August 8, 2018
Biktarvy is a new regimen in one pill containing the following anti-HIV drugs:
Of these three drugs, bictegravir is new. It belongs to a class of anti-HIV drugs called integrase inhibitors. Leading treatment guidelines in high-income countries recommend initiating combination treatment with an integrase inhibitor, as these drugs are generally well tolerated and highly effective. Integrase inhibitor combinations are also recommended for second-line use.
In the past eight years, most pivotal (phase III) clinical trials of integrase inhibitors have not had large proportions of HIV-positive women. Pharmaceutical companies have subsequently conducted trials that enrolled only women who were then given integrase inhibitor-based combination therapy.
In a trial overseen by Gilead Sciences, the manufacturer of Biktarvy, researchers in several countries recruited 470 women who were taking HIV treatment (ART) and whose viral loads were suppressed (less than 50 copies/mL) and randomly assigned them to either continue on their present regimen or to switch to Biktarvy. After 48 weeks the study found that Biktarvy was similarly effective and well tolerated as the women's other regimens. Rates of side effects in women taking Biktarvy were relatively low. There were a small number of pregnancies with no apparent ill effects of Biktarvy on the infant. However, larger studies will be needed before researchers can be certain about the safety of Biktarvy during pregnancy.
Researchers in several countries recruited women for this study (the countries are listed in decreasing order of the number of women enrolled):
The average profile of women upon entering the study was as follows:
Most participants (95%) were taking one of the following single-tablet regimens:
TDF (tenofovir disoproxil fumarate) is the older formulation of tenofovir that can cause kidney injury and thinner bones in some people. TAF is the newer formulation of tenofovir that is generally safer.
At the 48th week of the study, the proportions of participants with an undetectable viral load (less than 50 copies/mL) were as follows:
Statistical analysis found that the effectiveness of Biktarvy was similar to the other regimens. The technical term for this is "non-inferior."
None of the participants developed resistance to the drugs in Biktarvy.
Three women stopped taking Biktarvy; they left the study and switched to other regimens.
The term adverse events refers to the unfortunate events that can sometimes occur in a clinical trial. Some of these events may be due to drug side effects, some may be caused by the underlying disease process and some may have nothing to do with the clinical trial.
According to the study protocol, women who became pregnant while taking Biktarvy were supposed to leave the study and change their regimen to one chosen by their doctor. The other women in the study who were not taking Biktarvy and who became pregnant were given a regimen chosen by the study researchers.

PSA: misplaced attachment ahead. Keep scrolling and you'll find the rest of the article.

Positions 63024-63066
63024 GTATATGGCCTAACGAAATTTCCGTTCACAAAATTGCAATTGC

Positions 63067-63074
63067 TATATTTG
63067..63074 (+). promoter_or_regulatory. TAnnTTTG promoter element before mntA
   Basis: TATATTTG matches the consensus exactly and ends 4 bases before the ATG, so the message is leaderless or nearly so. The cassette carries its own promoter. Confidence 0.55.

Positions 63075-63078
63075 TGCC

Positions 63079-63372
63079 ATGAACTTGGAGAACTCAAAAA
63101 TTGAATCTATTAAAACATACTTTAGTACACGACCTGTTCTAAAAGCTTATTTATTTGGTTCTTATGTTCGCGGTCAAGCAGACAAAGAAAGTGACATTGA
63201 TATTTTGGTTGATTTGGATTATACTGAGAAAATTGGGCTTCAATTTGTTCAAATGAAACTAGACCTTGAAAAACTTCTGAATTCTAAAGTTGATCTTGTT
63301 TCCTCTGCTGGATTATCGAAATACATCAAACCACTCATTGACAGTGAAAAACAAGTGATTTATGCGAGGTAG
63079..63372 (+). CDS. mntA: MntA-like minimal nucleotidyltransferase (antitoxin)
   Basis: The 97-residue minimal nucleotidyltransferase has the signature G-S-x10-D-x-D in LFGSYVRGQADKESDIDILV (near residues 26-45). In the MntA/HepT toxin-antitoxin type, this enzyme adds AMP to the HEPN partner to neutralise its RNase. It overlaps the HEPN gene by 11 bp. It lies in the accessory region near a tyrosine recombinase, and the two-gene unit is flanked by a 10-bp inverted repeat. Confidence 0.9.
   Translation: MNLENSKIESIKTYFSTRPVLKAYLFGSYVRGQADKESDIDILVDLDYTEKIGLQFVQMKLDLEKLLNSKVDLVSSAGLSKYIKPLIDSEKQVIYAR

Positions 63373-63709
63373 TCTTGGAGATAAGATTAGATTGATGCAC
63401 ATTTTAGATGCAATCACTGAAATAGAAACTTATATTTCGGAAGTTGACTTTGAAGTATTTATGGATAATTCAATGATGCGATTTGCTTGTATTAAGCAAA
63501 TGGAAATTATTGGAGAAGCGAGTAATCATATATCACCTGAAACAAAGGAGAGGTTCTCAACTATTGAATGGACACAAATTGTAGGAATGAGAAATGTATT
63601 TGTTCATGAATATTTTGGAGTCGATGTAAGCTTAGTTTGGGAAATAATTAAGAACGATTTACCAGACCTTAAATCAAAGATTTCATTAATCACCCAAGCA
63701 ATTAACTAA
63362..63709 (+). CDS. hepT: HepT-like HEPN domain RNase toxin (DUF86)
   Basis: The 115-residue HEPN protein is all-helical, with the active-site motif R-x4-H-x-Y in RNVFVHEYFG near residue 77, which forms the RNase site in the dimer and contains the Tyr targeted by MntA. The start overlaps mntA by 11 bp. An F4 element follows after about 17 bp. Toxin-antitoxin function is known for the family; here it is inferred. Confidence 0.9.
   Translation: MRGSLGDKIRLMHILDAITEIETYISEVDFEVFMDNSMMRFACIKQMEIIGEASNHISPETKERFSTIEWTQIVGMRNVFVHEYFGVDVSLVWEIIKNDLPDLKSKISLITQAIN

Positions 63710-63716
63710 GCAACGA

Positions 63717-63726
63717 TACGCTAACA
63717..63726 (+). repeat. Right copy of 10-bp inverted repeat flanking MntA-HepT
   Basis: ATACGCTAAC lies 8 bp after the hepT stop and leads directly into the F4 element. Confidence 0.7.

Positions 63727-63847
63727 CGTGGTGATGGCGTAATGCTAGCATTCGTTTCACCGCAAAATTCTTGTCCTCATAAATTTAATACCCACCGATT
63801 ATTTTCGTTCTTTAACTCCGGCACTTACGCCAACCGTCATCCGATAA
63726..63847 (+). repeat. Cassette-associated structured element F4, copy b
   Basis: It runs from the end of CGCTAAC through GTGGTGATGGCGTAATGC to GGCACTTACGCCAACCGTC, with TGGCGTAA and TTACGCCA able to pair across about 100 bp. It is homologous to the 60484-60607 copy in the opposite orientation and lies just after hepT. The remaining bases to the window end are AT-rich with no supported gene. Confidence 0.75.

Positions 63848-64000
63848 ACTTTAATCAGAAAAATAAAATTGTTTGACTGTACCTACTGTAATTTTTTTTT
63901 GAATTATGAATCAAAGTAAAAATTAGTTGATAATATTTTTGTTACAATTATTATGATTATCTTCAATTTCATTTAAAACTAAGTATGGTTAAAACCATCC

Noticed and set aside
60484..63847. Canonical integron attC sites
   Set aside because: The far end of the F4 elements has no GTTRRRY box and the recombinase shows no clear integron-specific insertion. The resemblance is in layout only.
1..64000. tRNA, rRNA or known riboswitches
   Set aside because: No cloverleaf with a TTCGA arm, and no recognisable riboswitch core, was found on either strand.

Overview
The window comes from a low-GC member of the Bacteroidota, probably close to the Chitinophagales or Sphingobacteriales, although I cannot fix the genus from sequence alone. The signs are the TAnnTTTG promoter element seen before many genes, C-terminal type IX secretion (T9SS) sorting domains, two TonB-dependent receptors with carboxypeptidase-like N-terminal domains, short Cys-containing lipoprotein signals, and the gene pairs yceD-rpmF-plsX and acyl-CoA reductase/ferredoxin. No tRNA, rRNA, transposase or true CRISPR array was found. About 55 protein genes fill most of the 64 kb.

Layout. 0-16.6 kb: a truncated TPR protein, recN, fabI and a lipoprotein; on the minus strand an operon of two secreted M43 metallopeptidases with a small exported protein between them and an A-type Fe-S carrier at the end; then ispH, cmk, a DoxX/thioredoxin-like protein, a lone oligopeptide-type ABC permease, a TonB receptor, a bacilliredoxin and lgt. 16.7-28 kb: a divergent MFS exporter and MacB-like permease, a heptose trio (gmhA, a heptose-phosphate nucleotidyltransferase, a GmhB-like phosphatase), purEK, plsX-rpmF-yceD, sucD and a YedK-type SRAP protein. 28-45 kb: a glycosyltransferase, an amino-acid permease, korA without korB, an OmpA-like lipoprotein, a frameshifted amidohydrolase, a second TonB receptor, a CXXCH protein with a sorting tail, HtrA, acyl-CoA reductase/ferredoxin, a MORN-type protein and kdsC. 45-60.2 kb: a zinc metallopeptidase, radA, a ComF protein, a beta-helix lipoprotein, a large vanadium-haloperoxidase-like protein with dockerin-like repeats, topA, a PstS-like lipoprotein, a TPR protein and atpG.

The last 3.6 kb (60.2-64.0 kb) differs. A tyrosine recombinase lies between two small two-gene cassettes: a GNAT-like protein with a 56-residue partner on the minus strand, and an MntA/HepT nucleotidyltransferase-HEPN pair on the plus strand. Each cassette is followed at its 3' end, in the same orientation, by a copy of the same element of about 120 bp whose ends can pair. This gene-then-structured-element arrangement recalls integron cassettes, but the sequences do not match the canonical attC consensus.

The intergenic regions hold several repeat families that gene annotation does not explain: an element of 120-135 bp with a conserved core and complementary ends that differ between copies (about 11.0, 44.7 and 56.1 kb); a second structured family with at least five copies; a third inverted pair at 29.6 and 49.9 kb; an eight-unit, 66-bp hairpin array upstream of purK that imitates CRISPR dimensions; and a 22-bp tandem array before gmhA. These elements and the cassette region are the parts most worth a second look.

The pregnancies in the study were distributed as follows:
There were no reported birth defects in either group. However, the study was not designed to assess the safety of Biktarvy during and after pregnancy. Information about Biktarvy's safety during pregnancy will take many years to accumulate. Such information will be obtained from case reports and other studies.
There were no significant differences between the regimens when it came to eGFR results. Other, more complex assessments of kidney health showed only modest improvements, particularly in women who had been previously taking the older formulation of tenofovir (TDF) and who switched to TAF (as part of Biktarvy) when they entered the study.
Most adverse events reported in the study were of mild to moderate intensity. Adverse events that were judged to be related to the drugs used in the study included the following:
There was one death in the study, which occurred in someone who was taking a non-Biktarvy regimen. The death occurred because of complications from a severe flu.
The findings from this study suggest that Biktarvy is generally safe in HIV-positive women. However, larger studies are needed to assess the safety of Biktarvy in pregnant women. Information for such studies may take years to accumulate, as Biktarvy is new and HIV-positive women may be cautious in their use of this single-tablet regimen because of concerns about potential adverse effects on the fetus.
Kityo C. Hagins D, Koenig K, et al. Switching to bictegravir/emtricitabine/tenofovir alafenamide in women. Conference on Retroviruses and Opportunistic Infections, 4-7 March 2018. Boston, Massachusetts. Abstract 500.
[Note from TheBodyPRO: This article was originally published by CATIE in Aug. 2018. We have cross-posted it with their permission.]
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